Indiana-based medical device company Cook Medical has recalled its Zenith Alpha Thoracic Endovascular Graft. Issued on March 22, 2017 and updated four months later, the urgent recall is an attempt to prevent the implant from being used in patients who have sustained blunt thoracic aortic injury, a rare but often-fatal injury sustained in motor vehicle accidents.
Cook Recalls Arterial Graft Over Blood Clot Risk
The US Food & Drug Administration has categorized the Zenith market withdrawal as a Class 1 recall, representing the most serious form of recall. Use of the Zenith Alpha Thoracic Endovascular Graft under current labeling instructions can result in serious injuries or death, the federal agency says, instructing all medical professionals to stop using the device immediately.
Around 4,500 devices will be returned to Cook and receive new labeling, after patient injury reports revealed that blood clots could form inside the graft, leading to potentially-fatal complications.
A thrombus can block the flow of blood, preventing oxygen and vital nutrients from being transported to body organs. Cook Medical has received at least 5 reports of blood clots so far, with one case leading to a patient's death. Three additional cases required surgical intervention.
The product's significant risks have been substantiated by medical research. A clinical trial conducted by Cook Medical found that, at follow-up, nearly 25% of patients implanted with a Zenith Alpha thoracic graft had developed blood clots in the device. The risks appeared to be highest, Cook says, for patients who received smaller diameter grafts and those in whom the implant's diameter was larger than the artery itself. Previous studies have found similarly troubling rates of thrombus, the company reports, with between 15% and 40% of participants affected by a clot.
Thrombus Formation, Blockage & Closure
In a warning letter sent to physicians on March 22, Cook Medical said the Zenith Alpha Thoracic Endovascular Graft, when used to treat blunt thoracic aortic injury, could promote the formation of thrombus, or blood clots, inside the device. The company went on to note a number of reports in which the implant had become blocked or occluded (closed) after implantation, a fact that has led some critics to suggest that Cook's Zenith graft may harbor a dangerous design defect.
Any of these adverse events, Cook warned, could cause severe complications, including death. An updated statement from the company came on June 22, 2017, when Cook Medical informed doctors that BTAI had been formally removed from the Zenith graft's list of acceptable indications.
Warning Label Revisions
The product's labeling has been revised to include a new warning about blood clot formation:
"Risk of in-graft thrombus has been observed when the Zenith Alpha Thoracic Endovascular Graft has been used to treat BTAI."
The manufacturer also decided to take hundreds of implants off the market completely, judging that grafts with a diameter between 18 and 22 millimeters, would likely only be used to treat BTAI, the indication that has now been prohibited. These specific sizes are no longer available for sale. A full list of affected products, including product numbers, is available here.
Cook Medical has also reminded physicians that the Zenith Alpha thoracic graft is only appropriate for certain patients. Unique anatomical considerations, including the natural diameter and curvature of a patient's aorta must be taken into account before selecting the appropriate implant.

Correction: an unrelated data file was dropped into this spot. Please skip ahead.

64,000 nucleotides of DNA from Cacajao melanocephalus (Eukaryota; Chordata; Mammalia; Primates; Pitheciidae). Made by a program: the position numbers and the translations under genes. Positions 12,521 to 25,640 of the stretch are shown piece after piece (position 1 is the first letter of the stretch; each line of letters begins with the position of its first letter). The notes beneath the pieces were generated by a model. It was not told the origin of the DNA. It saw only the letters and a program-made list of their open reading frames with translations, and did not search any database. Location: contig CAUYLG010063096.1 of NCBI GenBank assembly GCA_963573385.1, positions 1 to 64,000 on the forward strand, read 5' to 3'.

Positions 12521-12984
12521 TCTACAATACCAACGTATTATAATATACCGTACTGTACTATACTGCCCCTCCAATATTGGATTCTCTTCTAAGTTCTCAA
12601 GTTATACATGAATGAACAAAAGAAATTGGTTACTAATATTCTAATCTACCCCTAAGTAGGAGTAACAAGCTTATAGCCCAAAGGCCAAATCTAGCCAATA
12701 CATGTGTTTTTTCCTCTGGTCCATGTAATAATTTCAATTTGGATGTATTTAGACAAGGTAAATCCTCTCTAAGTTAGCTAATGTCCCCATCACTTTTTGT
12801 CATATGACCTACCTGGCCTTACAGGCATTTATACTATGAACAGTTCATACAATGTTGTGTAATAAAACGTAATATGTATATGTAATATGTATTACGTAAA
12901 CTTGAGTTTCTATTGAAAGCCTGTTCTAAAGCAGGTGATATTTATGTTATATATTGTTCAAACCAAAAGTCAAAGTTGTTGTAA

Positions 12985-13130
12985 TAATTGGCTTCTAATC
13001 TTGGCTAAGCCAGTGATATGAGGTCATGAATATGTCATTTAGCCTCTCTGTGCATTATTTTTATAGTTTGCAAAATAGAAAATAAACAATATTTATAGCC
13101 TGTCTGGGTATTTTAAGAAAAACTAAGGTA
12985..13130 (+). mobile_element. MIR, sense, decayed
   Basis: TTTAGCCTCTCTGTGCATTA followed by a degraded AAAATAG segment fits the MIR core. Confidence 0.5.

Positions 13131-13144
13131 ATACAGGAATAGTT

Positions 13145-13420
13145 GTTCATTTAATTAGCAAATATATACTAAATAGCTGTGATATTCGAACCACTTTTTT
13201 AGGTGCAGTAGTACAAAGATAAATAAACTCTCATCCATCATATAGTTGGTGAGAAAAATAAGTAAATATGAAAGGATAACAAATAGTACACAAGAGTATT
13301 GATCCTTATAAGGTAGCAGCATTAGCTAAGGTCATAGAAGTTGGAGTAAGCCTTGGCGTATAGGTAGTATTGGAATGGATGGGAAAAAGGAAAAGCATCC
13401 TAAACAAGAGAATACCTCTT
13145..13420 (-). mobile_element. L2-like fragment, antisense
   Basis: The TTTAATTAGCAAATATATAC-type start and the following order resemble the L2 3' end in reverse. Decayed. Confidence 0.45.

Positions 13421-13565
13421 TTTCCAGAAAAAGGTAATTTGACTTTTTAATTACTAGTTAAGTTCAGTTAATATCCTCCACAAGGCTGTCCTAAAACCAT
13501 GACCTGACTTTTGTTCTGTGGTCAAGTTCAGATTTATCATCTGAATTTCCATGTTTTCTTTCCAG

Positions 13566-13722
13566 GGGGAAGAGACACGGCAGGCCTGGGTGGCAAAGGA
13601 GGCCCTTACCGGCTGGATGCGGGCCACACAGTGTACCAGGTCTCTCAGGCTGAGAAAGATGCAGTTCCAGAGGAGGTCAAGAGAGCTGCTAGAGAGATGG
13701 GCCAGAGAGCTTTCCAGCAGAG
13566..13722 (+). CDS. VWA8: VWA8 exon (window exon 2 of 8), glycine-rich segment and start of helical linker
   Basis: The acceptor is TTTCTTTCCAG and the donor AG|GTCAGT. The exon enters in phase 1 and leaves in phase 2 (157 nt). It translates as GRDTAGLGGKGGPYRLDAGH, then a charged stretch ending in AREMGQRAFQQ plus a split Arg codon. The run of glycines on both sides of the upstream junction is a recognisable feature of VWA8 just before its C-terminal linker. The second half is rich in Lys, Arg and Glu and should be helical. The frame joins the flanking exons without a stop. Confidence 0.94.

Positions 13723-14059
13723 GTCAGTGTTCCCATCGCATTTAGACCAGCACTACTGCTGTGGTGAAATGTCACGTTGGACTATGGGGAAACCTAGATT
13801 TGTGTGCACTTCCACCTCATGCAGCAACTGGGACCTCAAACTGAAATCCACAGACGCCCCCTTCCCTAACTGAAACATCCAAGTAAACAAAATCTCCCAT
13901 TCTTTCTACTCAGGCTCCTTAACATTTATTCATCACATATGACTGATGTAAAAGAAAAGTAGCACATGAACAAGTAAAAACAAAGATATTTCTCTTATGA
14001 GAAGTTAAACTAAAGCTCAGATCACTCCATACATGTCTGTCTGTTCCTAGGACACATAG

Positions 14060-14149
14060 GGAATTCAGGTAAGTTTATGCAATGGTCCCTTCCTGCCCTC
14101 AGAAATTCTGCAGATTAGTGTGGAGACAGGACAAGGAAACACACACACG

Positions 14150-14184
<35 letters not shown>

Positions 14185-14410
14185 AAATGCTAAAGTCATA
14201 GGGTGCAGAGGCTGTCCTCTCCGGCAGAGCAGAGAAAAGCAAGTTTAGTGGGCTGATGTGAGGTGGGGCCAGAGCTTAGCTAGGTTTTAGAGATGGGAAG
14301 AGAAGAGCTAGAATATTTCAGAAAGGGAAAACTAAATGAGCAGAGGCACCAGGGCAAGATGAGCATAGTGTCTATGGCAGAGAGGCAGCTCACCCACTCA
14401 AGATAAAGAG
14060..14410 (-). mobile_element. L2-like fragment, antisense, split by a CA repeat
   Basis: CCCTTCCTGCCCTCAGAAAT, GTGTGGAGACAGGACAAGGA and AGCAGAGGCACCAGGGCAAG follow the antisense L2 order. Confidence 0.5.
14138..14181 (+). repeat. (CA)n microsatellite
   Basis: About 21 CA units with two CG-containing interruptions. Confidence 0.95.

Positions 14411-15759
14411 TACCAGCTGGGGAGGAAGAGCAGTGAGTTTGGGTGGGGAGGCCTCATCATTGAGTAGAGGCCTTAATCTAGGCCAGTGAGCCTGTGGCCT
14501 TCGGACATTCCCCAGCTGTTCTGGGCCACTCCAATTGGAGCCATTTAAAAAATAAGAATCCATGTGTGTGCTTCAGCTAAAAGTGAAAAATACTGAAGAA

Instructions For Current Patients
For patients who have already received Zenith Alpha grafts for blunt thoracic aortic injuries, Cook has not revised its follow-up instructions. Doctors should continue to monitor these patients as usual, following the implant's current Instructions For Use carefully.
What Is The Zenith Graft?
The Zenith Alpha Thoracic Endovascular Graft is designed to treat patients who have developed aneurysms or ulcers in the descending thoracic aorta:
- aneurysm - a swelling of the artery due to weak arterial wall muscles
- ulcer - an open wound caused by inadequate blood supply
The descending aorta is a portion of the body's largest artery, which transports blood from the heart through the abdomen. The artery's thoracic section runs downward through the chest.
Cook Medical's Endovascular Graft is a tube of polyester fabric, structured by metal stents, that can be inserted into the artery and expanded, allowing blood to flow safely past swollen arterial walls or sites of traumatic injury.
The device was created to provide doctors with a minimally-invasive alternative to open surgical procedures, and soon came to prominence as a treatment for blunt thoracic aortic injury.
Blunt Thoracic Aortic Injury
Blunt thoracic aortic injuries (BTAI) are a rare consequence of motor vehicle accidents, according to researchers in the New England Journal of Medicine, occurring in less that 1% of car crashes. Despite its rarity, blunt aortic trauma accounts for an estimated 16% of vehicle accident-related deaths, the second-leading cause of fatality from car crashes after head injuries.
Normally caused by a sudden reduction in speed (deceleration), like that experienced in a head-on collision, the injury usually occurs when the descending aorta, a portion of artery attached to the chest wall, is violently torn from away from the heart. This separation of the aorta from the heart is often referred to as "transection," and the fatal consequences of such an injury should be obvious. An estimated 80% to 90% of all BTAI prove deadly.